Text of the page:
London Architecture: The Burlington Arcade

This is my second piece on London Architectural excellence. See my previous piece on Woburn Walk HERE. Today we look at the Burlington Arcade. 

A new look for Burlington Arcade - Telegraph Burlington Arcade's Beadles wear new Regency-inspired uniforms

A new look for Burlington Arcade – Telegraph
Burlington Arcade’s Beadles wear new Regency-inspired uniforms

Located in the heart of Mayfair, we find the Burlington Arcade, a Grade II shopping center dating from 1819. The arcade is the longest shopping street in Britain. It is considered an historic and architectural masterpiece. Favored by royalty and the elite of British Society, the arcade had its own rules of conduct, many of which are still upheld by the infamous Beadles, the smallest private police force in existence.

Lord George Cavendish lived in Burlington House (now the Royal Academy) while Ware worked on the arcade. The covered promenade held several purposes: offered employment to “industrious” females; provided gratification to the customers for the shops; and stopped ruffians from littering Cavendish’s property with raw garbage. The Burlington Arcade was a single straight top-lit walkway lined with 72 small two story shops.

Historically, the covered alley known as an “arcade” was an architectural wonder of the early Regency period, and the Burlington Arcade’s popularity has remained in tact. Lord George Cavendish remodeled Burlington House beginning in 1815 and continued until 1819. The Burlington Arcade, designed by Samuel Ware, was part of that remodeling. 

The appearance of shops changed dramatically over the years of commerce. Early on, the shops of London were nothing more than an open marketplace upon the streets. Food stalls offered everything for the taking. Think upon the spectacle: Butchers killed and gutted animals before the purchaser’s eyes, before dumping the entrails into the gutter. 

In early 18th Century Paris, the shops opened upon the street, which meant customers had the opportunity to view items before entering the shop, and the design of the three walled shop (open on the fourth wall) provided some protection from the elements. It also meant the shopkeeper had to remove all his merchandise from the open area EVERY day. 

England perfected this idea. The open front wall from the Parisian shops were closed up at night by two horizontal wooden shutters. The top shutter provided an awning during the day, while the bottom one was propped up on legs to create a table, upon which to display the shop’s merchandise. The shoppers on the street could view the wares easily. A narrow door off to the side was used by the shopkeeper and his family for entrance into the shop area and living quarters. Customers did not enter through this door. When the price of glass became more reasonable, shopkeepers replaced the shutters with a welcoming window display. Customers came inside to make their purchases. The use of glass fronted shops was a mark of the English shops long before glass was used upon the Continent.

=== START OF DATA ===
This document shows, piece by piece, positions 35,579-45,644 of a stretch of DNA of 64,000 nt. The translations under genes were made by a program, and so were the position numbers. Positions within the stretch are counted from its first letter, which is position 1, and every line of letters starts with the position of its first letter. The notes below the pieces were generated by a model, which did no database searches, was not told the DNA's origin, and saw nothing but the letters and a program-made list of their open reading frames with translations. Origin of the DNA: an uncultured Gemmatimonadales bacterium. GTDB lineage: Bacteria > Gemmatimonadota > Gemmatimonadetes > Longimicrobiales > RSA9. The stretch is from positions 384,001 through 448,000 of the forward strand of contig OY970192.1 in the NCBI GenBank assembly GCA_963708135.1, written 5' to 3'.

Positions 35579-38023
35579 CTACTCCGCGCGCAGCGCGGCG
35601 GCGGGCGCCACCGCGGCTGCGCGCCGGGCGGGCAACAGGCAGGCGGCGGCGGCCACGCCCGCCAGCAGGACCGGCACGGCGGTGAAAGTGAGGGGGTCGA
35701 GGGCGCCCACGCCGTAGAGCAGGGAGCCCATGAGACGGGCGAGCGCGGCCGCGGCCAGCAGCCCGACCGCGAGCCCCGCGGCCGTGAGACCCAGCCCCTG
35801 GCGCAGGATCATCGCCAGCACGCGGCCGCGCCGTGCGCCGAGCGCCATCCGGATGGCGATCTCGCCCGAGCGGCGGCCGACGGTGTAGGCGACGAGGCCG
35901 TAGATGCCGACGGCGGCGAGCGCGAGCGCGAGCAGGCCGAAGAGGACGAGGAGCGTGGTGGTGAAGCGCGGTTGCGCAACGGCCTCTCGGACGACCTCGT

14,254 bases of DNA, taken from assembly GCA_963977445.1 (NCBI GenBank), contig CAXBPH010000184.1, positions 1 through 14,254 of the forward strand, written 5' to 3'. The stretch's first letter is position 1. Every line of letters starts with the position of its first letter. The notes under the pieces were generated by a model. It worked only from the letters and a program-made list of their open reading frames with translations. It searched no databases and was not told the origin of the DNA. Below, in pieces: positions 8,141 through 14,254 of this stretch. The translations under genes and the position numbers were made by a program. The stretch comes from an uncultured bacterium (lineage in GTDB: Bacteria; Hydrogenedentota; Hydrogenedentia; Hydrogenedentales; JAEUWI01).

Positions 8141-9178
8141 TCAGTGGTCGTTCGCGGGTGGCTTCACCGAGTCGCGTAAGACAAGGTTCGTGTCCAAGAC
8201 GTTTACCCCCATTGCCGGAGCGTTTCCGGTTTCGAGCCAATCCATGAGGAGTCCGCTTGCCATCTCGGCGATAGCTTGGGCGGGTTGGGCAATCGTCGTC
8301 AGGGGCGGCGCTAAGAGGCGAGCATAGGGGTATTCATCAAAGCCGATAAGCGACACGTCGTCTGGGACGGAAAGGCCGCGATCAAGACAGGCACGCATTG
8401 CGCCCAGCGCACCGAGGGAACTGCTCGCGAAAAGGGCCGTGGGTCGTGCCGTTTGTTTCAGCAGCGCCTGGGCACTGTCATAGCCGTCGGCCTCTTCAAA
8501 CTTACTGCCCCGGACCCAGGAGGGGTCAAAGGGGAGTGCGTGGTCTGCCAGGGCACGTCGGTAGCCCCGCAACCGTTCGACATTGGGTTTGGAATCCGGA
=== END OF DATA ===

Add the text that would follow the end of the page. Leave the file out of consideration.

The Burlington arcade as it appeared about 1827, Thomas Hosmer Shepherd

The Burlington arcade as it appeared about 1827, Thomas Hosmer Shepherd

In 17th Century England, enclosed shopping centers, known as “exchanges” came into being. These exchanges were covered arcades that catered to luxury goods. The New Exchange opened in 1667 (after the Great Fire of 1666. The Middle Exchange followed in 1672 and the Exeter Exchange in 1676. Buyers could make purchases in all types of weather, and sellers did not worry over damage to their wares. With the insertion of iron grilles at the ends of the passages, the shops were more secure. “Window shopping” became a pleasant activity. The Burlington Arcade is a single street covered by a peaked glass roof, which lights the whole arcade. 

Speirs + Major show London's Burlington Arcade in a new light ...

Speirs + Major show London’s Burlington Arcade in a new light …





About Regina Jeffers

Regina Jeffers is the award-winning author of Austenesque, Regency and historical romantic suspense.
This entry was posted in British history, Great Britain, Living in the Regency, real life tales, Regency era, Victorian era and tagged , , , , , , . Bookmark the permalink.

5 Responses to London Architecture: The Burlington Arcade

  1. You forgot to mention ‘Burlington Bertie from Bow’ 😀 🙄 😈

    • I was not familiar with this song, Brian. I had to look it up. I learned something new today, so my day was not wasted.

      • It was still a popular music hall song when I was a boy growing up in the east end of London Regina. It was always a great treat to be taken to the East Ham Palace, I recall going there in 1944 and half way through the proceedings the MC came on stage and announced that the Italians had surrendered to the allied forces and a great cheer went up from all of us present. Happy days indeed.

  2. kfield2 says:

    I believe I have been there. It was beautiful and so fun to peer into the windows. I want to go back!

Comments are closed.